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Cinematic postcards with the texture dialled up to 11 | #MemberSpotlight

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A freelance illustrator based just outside of London, Louise Billyard has always been inspired by travel. This nomadic nature has led to her work being featured across the creative world and a portfolio which features a vast and eclectic array of personal and professional projects. 

Her Creativepool profile ranges from illustrated maps and poster design to merchandising and it’s all underlined by her unique and oddly old-school style. To gain further insight into her talent and her mind, we shine our #MemberSpotlight this week on Louise.

How did you get into the industry?

I came into the industry following a BA in Illustration at Falmouth University, which provide a great knowledge on how to make the first steps in a freelance career. This gave a me the confidence to reach out to brands and art directors which eventually lead to me getting my first few clients.

Where are you based now and who do you work for?

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I’m currently based in South East London, working as a freelance illustrator represented by Friend & Johnson in North America, and the Mummy Brown illustration agency in the Uk.

If you weren’t in your current industry, what would you be doing?

That’s a really tough question! I think I would be based in environmental/animal studies-based job role as these are strong interests I still currently hold. Another possibility would have been leaning towards the interior design industry. 

Can you explain your creative process?

It’s a little chaotic but I like to think about my response to a brief for a while before I put pen to paper. This waiting period allows me to really think the multiple aspects through. It’s true that even when you eventually get your ideas out it might not be quite right but I much prefer taking a slow thought to it all over endless scribbles of compositions I know I won’t go with. From there I usually have a list of my favourite colour pallets so I flick between them before picking the best fit for the illustrations.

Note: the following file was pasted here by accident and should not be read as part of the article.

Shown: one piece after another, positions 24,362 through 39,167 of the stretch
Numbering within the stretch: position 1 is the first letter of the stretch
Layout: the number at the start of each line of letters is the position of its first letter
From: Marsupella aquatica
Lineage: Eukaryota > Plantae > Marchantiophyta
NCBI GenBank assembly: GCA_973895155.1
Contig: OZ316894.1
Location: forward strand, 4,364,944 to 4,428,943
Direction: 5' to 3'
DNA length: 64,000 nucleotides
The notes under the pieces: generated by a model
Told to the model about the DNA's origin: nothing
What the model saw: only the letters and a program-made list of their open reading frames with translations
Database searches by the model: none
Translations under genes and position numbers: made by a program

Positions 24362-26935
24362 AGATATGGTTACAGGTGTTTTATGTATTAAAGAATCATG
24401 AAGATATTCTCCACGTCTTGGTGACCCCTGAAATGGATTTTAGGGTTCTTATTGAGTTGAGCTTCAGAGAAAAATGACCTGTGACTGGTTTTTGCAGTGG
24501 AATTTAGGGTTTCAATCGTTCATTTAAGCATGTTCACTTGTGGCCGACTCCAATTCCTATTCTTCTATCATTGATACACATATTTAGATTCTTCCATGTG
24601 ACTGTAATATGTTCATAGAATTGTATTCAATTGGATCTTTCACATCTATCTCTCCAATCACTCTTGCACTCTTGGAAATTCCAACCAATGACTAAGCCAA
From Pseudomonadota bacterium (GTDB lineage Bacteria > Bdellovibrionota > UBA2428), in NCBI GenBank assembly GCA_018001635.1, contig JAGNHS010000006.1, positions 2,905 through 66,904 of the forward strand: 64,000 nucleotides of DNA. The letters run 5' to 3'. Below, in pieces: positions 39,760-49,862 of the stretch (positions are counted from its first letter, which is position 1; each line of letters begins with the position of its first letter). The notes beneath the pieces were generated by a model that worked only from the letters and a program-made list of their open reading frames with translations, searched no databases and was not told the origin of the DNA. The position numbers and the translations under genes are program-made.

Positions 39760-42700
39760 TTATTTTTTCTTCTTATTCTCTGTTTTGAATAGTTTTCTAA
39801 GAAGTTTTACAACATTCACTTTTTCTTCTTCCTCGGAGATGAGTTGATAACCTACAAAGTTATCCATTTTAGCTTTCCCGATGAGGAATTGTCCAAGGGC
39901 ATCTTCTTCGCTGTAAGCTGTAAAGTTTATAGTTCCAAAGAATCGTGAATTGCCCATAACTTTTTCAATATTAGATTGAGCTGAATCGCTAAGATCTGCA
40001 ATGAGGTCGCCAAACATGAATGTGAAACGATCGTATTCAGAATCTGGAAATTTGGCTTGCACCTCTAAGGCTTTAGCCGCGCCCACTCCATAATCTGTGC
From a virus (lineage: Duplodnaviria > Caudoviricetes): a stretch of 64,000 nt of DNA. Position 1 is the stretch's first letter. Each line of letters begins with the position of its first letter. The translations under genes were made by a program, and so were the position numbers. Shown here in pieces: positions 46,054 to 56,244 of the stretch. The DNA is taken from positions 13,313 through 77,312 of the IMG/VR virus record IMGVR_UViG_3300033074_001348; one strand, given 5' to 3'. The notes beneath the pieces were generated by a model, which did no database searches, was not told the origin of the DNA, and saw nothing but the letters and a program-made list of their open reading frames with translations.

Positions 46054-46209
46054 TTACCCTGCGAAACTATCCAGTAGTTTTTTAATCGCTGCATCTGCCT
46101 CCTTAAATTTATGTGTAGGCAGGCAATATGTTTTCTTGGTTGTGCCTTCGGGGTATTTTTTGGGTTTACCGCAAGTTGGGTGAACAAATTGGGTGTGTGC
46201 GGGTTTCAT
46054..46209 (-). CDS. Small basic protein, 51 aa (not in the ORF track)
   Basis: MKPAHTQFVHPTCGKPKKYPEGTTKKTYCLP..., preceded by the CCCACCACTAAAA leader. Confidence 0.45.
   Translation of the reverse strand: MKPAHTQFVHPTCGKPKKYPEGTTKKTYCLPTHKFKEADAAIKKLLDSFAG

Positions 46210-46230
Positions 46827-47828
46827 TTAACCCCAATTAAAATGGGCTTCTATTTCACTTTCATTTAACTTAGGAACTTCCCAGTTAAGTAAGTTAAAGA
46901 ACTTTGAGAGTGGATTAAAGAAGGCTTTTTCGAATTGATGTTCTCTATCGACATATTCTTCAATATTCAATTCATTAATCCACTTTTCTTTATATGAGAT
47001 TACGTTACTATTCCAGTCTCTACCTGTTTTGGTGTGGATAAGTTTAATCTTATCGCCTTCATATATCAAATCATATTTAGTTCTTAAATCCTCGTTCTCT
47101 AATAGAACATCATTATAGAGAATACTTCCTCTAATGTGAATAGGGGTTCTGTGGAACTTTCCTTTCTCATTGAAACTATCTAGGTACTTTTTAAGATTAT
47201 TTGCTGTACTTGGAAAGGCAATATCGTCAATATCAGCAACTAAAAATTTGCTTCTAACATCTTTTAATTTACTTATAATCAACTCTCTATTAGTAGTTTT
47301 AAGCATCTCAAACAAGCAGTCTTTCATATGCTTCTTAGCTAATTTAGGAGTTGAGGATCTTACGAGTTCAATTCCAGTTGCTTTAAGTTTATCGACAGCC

My personal work is slightly different as when inspiration strikes there's a lot less factors to consider so you can have fun diving into an idea without having to worry about the outcome. 

How would you describe your style?

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Think cinematic postcards, but turn up the texture – slightly well-travelled cinematic postcards? Despite most of my work being produced digitally I try to capture the atmosphere of a scene through tone and texture. I say postcards as not only is my work often based on my travels, but I put a lot of thought into building a scene around a subject or landscape

Which individuals do you gain inspiration from? Do you have any heroes in the industry?

So many! Illustration wise its’s Malika Favre, James Jean, Marianna Tomaselli and Hokyoung-Kim. It’s really great to see the variety always illustration can be applied. I also feel really inspired when browsing through photography books, A favourite of mine is Cape Light by Joel Meyerowitz.

If you had to pick one ideal client/employer, who would that be and why?

Ideally, I am my own client! I’d love the freedom to just travel, capture places, and move onto the next one. However, I’m not quite there yet! A few of my dream clients would be Air Bnb, National geographic and The New Yorker. A major goal of mine is to work on non-fiction wildlife book!

How has technology affected the way you work? 

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My work is almost completely digital, and I have yet to live in an era where I have in-person client briefings – so without technology I don’t know what I’d do! I work using a Macbook pro and an iPad pro with Procreate, which has really sped up my process.

What’s your secret to staying inspired and motivated?

Getting up at 4am, running for 10miles, 2hrs of yoga, celery smoothie... Kidding. I do think it’s all about getting up early and trying not to take yourself, or your work, too seriously. Not everything you try is going to work first time – so just stop, breathe and have another go. It can get stressful sometimes and I’m not immune to feeling unmotivated but at the end of the day it’s just a job – get up tomorrow and have another crack. 

What’s the work achievement you’re most proud of?

Ah a little frustratingly, it’s a top-secret project I’ve been working on for the last few months and I can’t wait to share it!

How do you recharge away from the office?

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Just like any other normal person – I turn on some whale noises, face the sun, or moon, and scream until my throat blisters. Kidding again. A good long walk, a crackling vinyl, a glass of red and a good book. Because my work is most digital, I try to get away from screens if possible. 

What is one tip for other aspiring creatives looking for work?

Just. Keep. Going. Trust in your own ability and that not every client is going to be right for your style. Be okay with starting small and work from there. One of my first paid works was for a local national trust property who wanted a small pin badge for a new merch range. It felt big at the time but looking back at it was really not as stressful as it needed to be. 

What is the one thing that you would change about the industry? 

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Unpaid internships, this is essential or required for most design roles and it excludes anyone from a low-income background. How can a creative industry be diverse with only the wealthy making it to these internships?

Any websites, books or resources you would recommend?

Yes! I would recommend It’s Nice That, Creative review and The Design Kids.

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